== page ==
As a child, you may have played with a simple wooden toy called a "do-nothing" machine or simply a "grinder."
As a mathematician, I find that name a very poor choice. I mean, how sad? Why give a child a toy that by its name has no intrinsic value? Why not call it the "what does this do?" machine and let them explore it until it has some meaning? To me, it is an elliptic trammel, often referred to as the Trammel of Archimedes after the ancient Greek mathematician Archimedes of Syracuse (c. 287 BC – c. 212 BC).
Archimedes is my personal math hero. He gave us, among other amazing things, the Archimedes screw, still used in many developing countries to raise water; the theory of density, where he famously—though maybe not actually—cried "Eureka!" when he discovered while soaking in the bath that King Hieron II's crown was not made of pure gold; and the legendary burning mirrorsand other defensive works that kept the Romans out of Syracuse for three years during the Second Punic War.
Now I want to take you from your halcyon days of childhood toys to the more capricious days of ninth- or tenth-grade Algebra II class. Envision yourself drawing conic sections. You remember those, the four curves that arise when you cut a cone with a plane. The conics are the circle, the ellipse, the parabola, and the hyperbola. Archimedes explored these geometric objects at length and was the first to give us some idea of their uses. You may even recall that a circle is a special case of an ellipse where the two foci become one (see image below of an ellipse and all its relevant measurements).
So what exactly is an ellipse? Apart from its mathematical equation, which you can look up if that vital piece of knowledge escapes you, it can be defined very simply as the set of all points whose combined distance from two points (the foci, F1 and F2 above) remains constant. The easiest way to do this is to draw one (please try this at home—you will feel a great sense of accomplishment) using a piece of string, two pushpins and a pencil. Notice in my creation below that the total length of string does not change, so the distance from the two pins (foci) to the pencil is always the same (r1+r2 in the diagram above). You can draw a perfect circle simply by using a single pin.
Even though I had known theoretically how to draw an ellipse since I first learned about conic sections, I had never actually done it! I was surprised that it worked so well right out of the box. Don’t you think it looks good?
But why have I linked these two items, the "do-nothing" machine and the ellipse? The answer is in the mathematical name for the machine: the elliptic trammel. That's right! The trammel is a device for drawing ellipses! You can go to YouTube and type in any of the names above and you will find videos and animations of this wonderful little device in action (this one is fun), and even directions for making your own if you are handy.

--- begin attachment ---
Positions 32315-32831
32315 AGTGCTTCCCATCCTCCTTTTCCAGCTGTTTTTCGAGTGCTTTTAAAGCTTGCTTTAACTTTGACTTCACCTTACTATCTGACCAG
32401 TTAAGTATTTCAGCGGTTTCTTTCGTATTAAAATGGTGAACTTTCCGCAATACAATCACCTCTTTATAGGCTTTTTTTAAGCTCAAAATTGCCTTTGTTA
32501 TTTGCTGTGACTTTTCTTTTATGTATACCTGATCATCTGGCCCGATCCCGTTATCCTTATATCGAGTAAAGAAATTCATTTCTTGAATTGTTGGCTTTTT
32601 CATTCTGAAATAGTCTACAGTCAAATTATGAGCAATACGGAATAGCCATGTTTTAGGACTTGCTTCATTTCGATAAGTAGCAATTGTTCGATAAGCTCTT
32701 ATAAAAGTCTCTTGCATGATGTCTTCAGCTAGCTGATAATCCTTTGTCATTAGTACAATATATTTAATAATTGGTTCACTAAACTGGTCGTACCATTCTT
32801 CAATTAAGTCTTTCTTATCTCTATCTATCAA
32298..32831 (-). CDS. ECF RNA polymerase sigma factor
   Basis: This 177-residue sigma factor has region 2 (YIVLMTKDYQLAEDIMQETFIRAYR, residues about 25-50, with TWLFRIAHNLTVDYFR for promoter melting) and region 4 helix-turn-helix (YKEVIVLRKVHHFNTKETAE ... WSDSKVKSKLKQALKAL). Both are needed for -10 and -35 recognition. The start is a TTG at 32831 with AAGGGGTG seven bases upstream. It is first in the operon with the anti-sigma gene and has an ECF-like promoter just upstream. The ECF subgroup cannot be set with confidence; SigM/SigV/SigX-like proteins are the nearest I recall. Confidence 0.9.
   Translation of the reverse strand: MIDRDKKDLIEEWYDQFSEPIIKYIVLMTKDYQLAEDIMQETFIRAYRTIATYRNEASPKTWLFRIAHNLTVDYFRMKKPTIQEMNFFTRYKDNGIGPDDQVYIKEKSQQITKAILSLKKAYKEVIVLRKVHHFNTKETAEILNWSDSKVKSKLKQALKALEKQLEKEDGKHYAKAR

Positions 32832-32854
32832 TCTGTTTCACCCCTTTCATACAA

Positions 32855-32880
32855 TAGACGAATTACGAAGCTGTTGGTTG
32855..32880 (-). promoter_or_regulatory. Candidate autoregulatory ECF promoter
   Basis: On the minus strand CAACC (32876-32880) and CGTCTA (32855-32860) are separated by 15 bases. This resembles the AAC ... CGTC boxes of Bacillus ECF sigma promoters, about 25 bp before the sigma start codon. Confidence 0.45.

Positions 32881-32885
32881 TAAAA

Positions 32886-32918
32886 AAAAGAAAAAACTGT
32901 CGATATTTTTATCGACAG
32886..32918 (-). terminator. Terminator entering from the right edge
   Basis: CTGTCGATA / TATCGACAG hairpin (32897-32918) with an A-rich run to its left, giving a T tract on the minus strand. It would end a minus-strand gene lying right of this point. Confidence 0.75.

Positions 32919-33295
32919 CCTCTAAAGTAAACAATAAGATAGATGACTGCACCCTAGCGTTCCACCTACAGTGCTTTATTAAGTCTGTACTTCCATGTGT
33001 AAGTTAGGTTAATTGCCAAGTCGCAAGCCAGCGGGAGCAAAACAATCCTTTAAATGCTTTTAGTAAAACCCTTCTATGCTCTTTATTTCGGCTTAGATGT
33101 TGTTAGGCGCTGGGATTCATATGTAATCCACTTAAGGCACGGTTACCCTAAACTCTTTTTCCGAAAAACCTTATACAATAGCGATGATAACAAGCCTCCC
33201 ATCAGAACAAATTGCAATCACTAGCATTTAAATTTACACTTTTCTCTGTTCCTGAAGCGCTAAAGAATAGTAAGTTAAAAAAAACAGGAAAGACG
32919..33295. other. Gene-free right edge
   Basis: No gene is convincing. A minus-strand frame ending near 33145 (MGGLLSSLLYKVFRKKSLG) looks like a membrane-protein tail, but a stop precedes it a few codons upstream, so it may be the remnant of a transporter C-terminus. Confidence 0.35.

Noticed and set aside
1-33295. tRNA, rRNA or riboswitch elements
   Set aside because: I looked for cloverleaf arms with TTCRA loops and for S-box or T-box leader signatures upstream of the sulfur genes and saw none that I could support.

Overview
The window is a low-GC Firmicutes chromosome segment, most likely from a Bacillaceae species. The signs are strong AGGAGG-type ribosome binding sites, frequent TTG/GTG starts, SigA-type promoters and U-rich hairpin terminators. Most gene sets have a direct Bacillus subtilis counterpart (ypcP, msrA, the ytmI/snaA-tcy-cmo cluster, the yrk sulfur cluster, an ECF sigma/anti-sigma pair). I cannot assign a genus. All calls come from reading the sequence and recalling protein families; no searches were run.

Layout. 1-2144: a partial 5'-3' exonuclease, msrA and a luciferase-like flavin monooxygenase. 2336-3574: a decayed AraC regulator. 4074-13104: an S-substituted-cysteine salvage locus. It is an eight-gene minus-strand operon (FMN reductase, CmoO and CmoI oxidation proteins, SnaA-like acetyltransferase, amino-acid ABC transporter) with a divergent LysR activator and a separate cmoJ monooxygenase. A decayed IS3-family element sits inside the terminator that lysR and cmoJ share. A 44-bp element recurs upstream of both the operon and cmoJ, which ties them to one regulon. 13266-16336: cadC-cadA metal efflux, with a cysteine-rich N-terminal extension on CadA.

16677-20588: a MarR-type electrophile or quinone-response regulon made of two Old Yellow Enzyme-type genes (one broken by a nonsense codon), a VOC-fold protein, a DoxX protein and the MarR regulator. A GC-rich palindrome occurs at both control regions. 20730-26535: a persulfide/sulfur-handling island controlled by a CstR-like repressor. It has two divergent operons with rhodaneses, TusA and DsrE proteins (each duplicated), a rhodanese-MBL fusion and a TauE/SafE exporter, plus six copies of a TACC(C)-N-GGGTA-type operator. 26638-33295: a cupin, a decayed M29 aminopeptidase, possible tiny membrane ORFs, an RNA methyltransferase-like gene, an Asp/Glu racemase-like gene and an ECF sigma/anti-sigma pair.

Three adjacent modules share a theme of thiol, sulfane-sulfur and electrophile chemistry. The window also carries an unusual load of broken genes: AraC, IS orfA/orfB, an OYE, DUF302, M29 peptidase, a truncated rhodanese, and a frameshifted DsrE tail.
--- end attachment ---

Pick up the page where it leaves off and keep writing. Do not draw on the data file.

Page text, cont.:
Trammels are deceptively simple machines that produce something profoundly mathematical. There are also much more intricate devices that will draw ellipses and they all fall under the title of ellipsographs. The museum has eight ellipsographs in its mathematics collections. Here is a simple trammel dating from the late 19th century and probably used in the classroom. (Chalk would be placed in the holder on the left end of the cross-beam.)
While this next one is an elaborate device, it is based on the same theory (but draws much more precise ellipses).
That is your cue to say "that is cool and all, but why would you invent a device, simple or complicated, to draw accurate ellipses?" I am so glad you asked! As you may recall from physics class, all the conic sections have applications to motion. Galileo showed us that any projectile traveling under the force of gravity follows a parabolic path. German astronomer Johannes Kepler discovered that all planets follow elliptical orbits. Now we know that the paths of all celestial objects can be described by one of the four conic sections. But these devices were not created for physicists or astronomers. They were developed for engineers, architects, and surveyors to produce technical drawing and blueprints (as well as for classroom use).
Ellipses appear in technical drawing in two ways. First, any circular object when viewed from an angle will appear as an ellipse (exactly, not approximately). Fifteenth century German artist Albrecht Dürer, an early pioneer in perspective drawing, realized this and wrote about it. Second, many architectural elements from windows, to vaulted ceilings, to arches in bridges are elliptical. Even the ancient Romans constructed their arched aqueducts using ellipses. So there are a myriad of uses for the ellipse and thus a myriad of reasons to draw them precisely.
The ellipsographs housed at the museum are far from "do-nothing" machines. They are precisely engineered drawing devices used by practitioners from the late 19th to the mid-20th century to produce accurate and, to many eyes, beautiful technical drawings. So get out your string and start drawing some ellipses. Also check out images and descriptions of our beautiful ellipsographs.
Dr. Amy Shell-Gellasch of Montgomery College is a volunteer in the Division of Medicine and Science.